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The city of Valtice, located near Austrian border, is famous for its beautiful castle and highly developed viniculture. The Castle of Valtice used to be an ostentatious domicile of Austrian as well as Moravian house of Lechtenstein. It was renowend not only for its beauty, but also for arts. Let´s name, for example, the castle theater, whose significance ot the time competed with the theatre stage of Vienna.

The Holy Virgin Ascension Church

Valtice - bird view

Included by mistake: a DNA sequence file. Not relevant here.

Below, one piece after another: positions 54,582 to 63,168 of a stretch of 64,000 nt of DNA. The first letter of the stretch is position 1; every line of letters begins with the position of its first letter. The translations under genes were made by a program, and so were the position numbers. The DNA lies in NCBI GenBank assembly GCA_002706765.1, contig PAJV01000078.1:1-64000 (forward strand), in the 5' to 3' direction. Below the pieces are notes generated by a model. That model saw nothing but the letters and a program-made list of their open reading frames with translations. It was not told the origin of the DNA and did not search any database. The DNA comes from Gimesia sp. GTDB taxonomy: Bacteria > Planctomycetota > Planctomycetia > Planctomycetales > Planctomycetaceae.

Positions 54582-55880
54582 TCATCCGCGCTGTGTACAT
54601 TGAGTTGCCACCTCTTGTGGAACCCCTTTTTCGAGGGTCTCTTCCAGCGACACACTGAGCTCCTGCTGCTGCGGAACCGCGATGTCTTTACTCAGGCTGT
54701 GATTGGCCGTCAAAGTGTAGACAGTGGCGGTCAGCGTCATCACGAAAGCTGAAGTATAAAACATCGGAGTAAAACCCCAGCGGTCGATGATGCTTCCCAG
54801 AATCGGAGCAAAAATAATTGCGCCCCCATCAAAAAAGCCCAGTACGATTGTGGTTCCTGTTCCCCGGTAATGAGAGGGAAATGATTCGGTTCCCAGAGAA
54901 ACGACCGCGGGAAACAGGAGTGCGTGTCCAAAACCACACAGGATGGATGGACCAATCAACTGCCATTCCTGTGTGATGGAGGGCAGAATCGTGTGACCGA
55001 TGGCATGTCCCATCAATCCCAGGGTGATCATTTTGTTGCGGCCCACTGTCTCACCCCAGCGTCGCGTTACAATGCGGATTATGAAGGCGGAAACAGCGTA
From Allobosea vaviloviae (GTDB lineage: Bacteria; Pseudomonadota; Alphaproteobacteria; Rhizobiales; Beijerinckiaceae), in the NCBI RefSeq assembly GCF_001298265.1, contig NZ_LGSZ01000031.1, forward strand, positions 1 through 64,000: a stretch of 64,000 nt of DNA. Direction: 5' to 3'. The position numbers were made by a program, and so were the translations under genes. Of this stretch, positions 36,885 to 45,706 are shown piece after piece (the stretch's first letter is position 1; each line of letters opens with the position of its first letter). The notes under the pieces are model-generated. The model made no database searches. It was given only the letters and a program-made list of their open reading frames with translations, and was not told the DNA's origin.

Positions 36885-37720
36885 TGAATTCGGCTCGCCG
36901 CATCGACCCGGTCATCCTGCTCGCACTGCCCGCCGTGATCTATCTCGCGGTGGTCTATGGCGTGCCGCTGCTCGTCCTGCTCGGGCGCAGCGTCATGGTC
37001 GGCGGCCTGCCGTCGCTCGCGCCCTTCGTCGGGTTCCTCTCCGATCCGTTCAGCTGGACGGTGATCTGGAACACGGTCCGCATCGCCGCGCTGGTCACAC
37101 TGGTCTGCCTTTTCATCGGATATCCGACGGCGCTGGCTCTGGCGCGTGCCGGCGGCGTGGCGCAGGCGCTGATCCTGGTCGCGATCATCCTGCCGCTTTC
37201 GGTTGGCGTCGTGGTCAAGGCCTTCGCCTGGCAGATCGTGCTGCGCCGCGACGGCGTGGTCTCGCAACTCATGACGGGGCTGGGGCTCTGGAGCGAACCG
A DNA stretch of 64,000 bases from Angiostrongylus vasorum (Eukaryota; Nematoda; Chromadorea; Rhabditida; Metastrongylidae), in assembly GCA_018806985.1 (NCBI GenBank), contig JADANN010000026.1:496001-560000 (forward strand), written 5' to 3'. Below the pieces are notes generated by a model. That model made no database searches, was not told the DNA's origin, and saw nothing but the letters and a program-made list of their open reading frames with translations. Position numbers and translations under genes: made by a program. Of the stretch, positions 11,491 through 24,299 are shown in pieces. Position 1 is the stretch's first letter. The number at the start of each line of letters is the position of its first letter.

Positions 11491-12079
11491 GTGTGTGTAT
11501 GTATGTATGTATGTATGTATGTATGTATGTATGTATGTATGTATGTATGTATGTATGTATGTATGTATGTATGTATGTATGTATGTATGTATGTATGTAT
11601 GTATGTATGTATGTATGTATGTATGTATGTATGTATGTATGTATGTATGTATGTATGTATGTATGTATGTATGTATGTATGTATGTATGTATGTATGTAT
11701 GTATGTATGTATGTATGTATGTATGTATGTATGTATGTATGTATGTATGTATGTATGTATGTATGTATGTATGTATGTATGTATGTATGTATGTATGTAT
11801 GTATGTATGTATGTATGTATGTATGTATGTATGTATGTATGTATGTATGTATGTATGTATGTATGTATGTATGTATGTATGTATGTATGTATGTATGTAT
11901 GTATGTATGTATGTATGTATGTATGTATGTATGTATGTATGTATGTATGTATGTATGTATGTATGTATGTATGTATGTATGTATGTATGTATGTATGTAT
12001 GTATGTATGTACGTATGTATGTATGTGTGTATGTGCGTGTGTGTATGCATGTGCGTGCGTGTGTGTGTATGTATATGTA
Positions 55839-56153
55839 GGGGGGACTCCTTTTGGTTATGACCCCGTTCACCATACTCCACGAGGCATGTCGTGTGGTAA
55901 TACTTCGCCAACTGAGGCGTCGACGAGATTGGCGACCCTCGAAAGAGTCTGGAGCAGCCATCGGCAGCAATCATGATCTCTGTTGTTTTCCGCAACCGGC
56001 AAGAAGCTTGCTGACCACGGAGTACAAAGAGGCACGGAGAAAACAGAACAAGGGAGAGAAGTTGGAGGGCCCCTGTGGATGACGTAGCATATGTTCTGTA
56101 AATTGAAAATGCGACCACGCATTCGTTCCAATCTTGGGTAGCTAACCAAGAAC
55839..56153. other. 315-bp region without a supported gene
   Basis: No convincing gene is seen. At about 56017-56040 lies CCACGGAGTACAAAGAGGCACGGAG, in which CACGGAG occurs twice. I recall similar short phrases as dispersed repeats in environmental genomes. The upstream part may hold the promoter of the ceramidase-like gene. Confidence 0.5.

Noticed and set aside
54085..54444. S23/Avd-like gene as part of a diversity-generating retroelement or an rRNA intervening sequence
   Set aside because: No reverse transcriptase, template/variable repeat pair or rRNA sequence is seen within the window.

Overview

A Renaissance Baroque work whose construction was ordered by the Prince Charles Eusebius Lichtenstein and realized in 1634 — 1671. The church is amazing by its size - 48 m long, 28 m wide, and 34 m high. The original Valtice church was replaced by a monumental work designed by the Italian architect Giovani Giacom Tencalla, working for the Lichtensteins. But the work was completed by Andrew Erna of Brno, after the vault had collapsed in 1641. The oriented single-nave structure with the dome-vaulted transparent has a rectangular terminated presbytery. At the Gospel side of the presbytery, there is a sacristy, the God Tomb Chapel on the opposite side. Oratories are above them.